. Usually the better be for the mix. Well, we don't have ground floor concerns as much within digital. We're not worrying about that as much. Oh, another thing is an analog. If we go past zero, just do the natural nature of analog going past. That doesn't sound all that bad. It has a character, but it's nothing compared to digital clipping. Digital clipping is horrendous. Nobody likes digital clipping. You weren't so worried about going over zero. An analog now in digital, you never want to get near that. That is why we've used the case system. That is why we're having much more headroom in our mix. And this is an important thing to keep in mind. Have I don't know if either of you guys have used waves plug ins, other people online. Might of, uh, any piece of emulating software that emulates old school compressors or anything like that are used to these analog digital. I mean, it's analog signals because that's what they're based off of their emulating gear that usedto work that way. You want to keep it at that negative 12 toe, run it through the's emulating ves teas because then you're getting a more appropriate effect to what you're going for. Because of that, try to keep it around. Minus 12 It doesn't matter if you go over that like it could be minus 10 or whatever. But I like to stick around that range because it's it's more appropriate working with different views teas. And it also leads to the case system and better mixing Great, uh, dues. Anyone have questions around digital versus Analog? I know it's a big world, or if either of you guys dio with those lines because now we're gonna look at, like, affecting those volumes within live well, one thing that you just hear people talk about all the time. It's like the warmth of analog and that it's like there is a so sort of, like a superiority thing that I sense with different worlds and my ears still sensitizing to that level of detail. But what do you have to? I think a lot of that has to do. I mean, it's that's a big, big debate, and I'm gonna make some people mad at me and some people totally into me and like there is no right or wrong, it's very complicated, but I think that it has to do a lot with harmonics that naturally get found within, like tube compression and stuff like that, because the way that it's dealing with harmonic exciting the way it's going through, the different gear you you end up bringing up different harmonics, which give it that warmth. That's why we have in the digital realm a lot of digital saturation, like a analog style saturation and stuff like that to give it that sense. Um, that's just because the dirt in analog actually makes it seem more natural and realistic than super clean. That's what I found personally. My first album as sub A quiz is super precise. All sine waves placed perfectly and it just felt stale. And now I just I dirty things up on purpose. I add noise in the background like we were talking about waterfalls during the break. I'll add that in the background, Orel lad saturation is and things to give it more that quality. So that's that's one way to look at it. Also, you start looking in a tape and final, and those are completely different ways of viewing sound in the way that you would master, because it will be warmer just by the natural gear that it's being being used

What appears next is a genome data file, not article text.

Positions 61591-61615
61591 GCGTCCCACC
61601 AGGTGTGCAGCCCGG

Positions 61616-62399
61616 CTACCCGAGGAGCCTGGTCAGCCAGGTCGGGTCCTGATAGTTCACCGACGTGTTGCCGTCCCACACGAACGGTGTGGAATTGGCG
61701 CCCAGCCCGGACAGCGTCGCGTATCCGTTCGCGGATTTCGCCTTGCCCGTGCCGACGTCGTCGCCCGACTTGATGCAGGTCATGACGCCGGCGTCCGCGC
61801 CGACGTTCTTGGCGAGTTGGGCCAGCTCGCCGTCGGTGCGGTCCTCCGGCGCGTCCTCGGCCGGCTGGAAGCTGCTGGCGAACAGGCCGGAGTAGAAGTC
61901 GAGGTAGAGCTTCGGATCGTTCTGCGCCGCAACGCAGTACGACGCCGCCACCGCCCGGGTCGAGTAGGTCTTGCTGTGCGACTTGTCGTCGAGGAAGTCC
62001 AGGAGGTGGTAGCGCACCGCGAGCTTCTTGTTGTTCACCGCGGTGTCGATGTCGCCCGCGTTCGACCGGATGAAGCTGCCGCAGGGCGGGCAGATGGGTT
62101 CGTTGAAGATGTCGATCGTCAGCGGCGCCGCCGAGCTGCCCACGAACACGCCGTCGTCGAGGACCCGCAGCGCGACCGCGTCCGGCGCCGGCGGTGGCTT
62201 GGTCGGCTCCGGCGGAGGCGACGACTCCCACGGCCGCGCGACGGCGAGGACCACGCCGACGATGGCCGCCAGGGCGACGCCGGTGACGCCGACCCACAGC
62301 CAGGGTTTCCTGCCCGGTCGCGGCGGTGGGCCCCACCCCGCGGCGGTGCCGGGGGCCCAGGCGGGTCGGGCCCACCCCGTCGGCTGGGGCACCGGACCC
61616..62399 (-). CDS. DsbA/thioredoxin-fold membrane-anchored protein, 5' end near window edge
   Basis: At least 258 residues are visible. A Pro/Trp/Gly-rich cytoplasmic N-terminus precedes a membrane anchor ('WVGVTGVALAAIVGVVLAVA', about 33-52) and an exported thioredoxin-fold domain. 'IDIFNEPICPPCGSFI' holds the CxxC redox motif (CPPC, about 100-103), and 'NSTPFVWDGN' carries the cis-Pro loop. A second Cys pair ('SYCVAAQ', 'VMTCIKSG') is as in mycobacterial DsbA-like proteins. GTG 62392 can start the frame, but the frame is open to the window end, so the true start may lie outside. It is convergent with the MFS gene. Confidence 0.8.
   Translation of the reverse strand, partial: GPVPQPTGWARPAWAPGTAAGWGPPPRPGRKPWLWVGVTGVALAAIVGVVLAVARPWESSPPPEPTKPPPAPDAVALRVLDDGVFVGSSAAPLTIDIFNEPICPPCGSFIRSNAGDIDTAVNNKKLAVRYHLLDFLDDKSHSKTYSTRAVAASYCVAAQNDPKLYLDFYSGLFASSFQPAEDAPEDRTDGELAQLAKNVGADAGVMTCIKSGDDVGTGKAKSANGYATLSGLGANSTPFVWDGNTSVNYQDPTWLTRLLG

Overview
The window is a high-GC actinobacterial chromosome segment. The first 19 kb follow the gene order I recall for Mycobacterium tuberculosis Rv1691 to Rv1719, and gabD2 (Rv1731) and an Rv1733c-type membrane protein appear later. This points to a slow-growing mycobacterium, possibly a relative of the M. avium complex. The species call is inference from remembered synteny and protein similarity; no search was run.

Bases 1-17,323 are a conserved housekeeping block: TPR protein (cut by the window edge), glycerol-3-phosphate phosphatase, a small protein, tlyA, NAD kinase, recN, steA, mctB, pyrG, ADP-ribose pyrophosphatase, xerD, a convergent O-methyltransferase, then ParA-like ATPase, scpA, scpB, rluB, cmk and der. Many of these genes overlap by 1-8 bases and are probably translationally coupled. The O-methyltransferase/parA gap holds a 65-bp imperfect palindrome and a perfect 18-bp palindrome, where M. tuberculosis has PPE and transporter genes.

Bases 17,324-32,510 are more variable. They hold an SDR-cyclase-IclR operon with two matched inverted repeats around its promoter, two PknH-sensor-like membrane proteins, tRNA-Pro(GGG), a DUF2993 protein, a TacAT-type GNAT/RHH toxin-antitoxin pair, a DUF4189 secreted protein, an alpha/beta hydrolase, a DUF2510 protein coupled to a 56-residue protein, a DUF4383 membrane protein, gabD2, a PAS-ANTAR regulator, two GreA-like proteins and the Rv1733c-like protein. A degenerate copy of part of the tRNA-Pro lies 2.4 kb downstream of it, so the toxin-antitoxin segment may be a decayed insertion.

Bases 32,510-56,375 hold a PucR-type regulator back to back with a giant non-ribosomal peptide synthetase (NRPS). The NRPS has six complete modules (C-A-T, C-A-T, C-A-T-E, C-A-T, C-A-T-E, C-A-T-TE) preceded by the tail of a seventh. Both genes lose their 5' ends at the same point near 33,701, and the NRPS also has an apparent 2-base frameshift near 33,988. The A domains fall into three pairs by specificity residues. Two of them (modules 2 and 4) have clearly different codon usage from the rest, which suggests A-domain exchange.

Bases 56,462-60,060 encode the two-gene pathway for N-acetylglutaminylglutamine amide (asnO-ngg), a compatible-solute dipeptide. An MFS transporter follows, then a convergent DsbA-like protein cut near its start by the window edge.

Class Materials

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Drum Placement
Frequency Worksheet
Read Me - Mixing with Ableton Live
Sharing Tracks
Ableton Live Pack

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Ratings and Reviews

Jose Gerardo Rendon Santana

Excellent Course, Isaac Cotec is a great instructor and a great producer. The course is very well organized explaining each important step of the mix. as well as great tips and techniques. He also includes a great deal of support material with the course including an Ableton Live Pack with tons of great presets and tools to put to practice the knowledge acquired in the course.

a Creativelive Student

Isaac covers an amazing amount of material in a clear and concise way. Great intro to mixing with Ableton or review for the intermediate user who wants to solidify their best practices, DAW knowledge as well as gain some production tips.

Ian turner

this is the best thing money can buy in my life. Isaac makes it look easy and the way he teaches makes you understand everything and makes it easy for you as well. its exactly what i wanted to learn in each video! i cant even sleep because another video loads and im like "ohhhh i need it" lol. i thank god for this class being affordable and the real deal.